1560s, "triumph over in an arrogant way" (obsolete), from Middle French insulter "to wrong; reproach; triumph arrogantly over," earlier "to leap upon" (14c.) and directly from Latin insultare "to assail, to make a sudden leap upon," which was used by the time of Cicero in sense of "to insult, scoff at, revile," frequentative of insilire "leap at or upon," from in- "on, at" (from PIE root *en "in") + salire "to leap" (see salient (adj.)).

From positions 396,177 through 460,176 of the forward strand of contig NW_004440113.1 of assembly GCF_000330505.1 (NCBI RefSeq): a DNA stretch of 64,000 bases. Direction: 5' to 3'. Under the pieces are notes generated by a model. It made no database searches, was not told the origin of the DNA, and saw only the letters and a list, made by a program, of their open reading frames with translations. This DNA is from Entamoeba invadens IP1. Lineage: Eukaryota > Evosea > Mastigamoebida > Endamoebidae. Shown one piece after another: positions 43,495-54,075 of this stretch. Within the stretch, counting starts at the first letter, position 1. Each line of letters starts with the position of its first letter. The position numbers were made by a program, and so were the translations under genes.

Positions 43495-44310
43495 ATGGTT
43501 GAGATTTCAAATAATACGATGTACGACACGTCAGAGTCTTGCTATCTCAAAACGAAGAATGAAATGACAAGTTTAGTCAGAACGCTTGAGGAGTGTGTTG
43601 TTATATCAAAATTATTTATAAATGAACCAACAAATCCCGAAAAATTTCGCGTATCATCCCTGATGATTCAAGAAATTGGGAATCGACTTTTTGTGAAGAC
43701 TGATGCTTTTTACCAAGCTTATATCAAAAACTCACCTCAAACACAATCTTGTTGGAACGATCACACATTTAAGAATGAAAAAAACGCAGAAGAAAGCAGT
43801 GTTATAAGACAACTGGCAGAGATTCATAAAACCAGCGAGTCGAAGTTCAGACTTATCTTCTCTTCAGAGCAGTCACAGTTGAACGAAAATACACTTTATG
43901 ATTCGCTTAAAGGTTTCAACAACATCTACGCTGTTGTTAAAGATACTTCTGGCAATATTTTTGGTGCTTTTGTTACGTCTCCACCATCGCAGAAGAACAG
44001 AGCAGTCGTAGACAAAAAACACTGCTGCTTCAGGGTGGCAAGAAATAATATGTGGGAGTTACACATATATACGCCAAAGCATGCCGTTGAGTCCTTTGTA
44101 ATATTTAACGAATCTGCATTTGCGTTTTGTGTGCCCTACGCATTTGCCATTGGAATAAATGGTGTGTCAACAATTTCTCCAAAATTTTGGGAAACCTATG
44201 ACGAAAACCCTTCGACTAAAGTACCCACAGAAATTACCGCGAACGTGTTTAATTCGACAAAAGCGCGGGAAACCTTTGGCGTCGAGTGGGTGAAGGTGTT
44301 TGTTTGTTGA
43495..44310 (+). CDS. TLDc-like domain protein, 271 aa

Sense of "verbally abuse, affront, assail with disrespect, offer an indignity to" is from 1610s. Related: Insulted; insulting.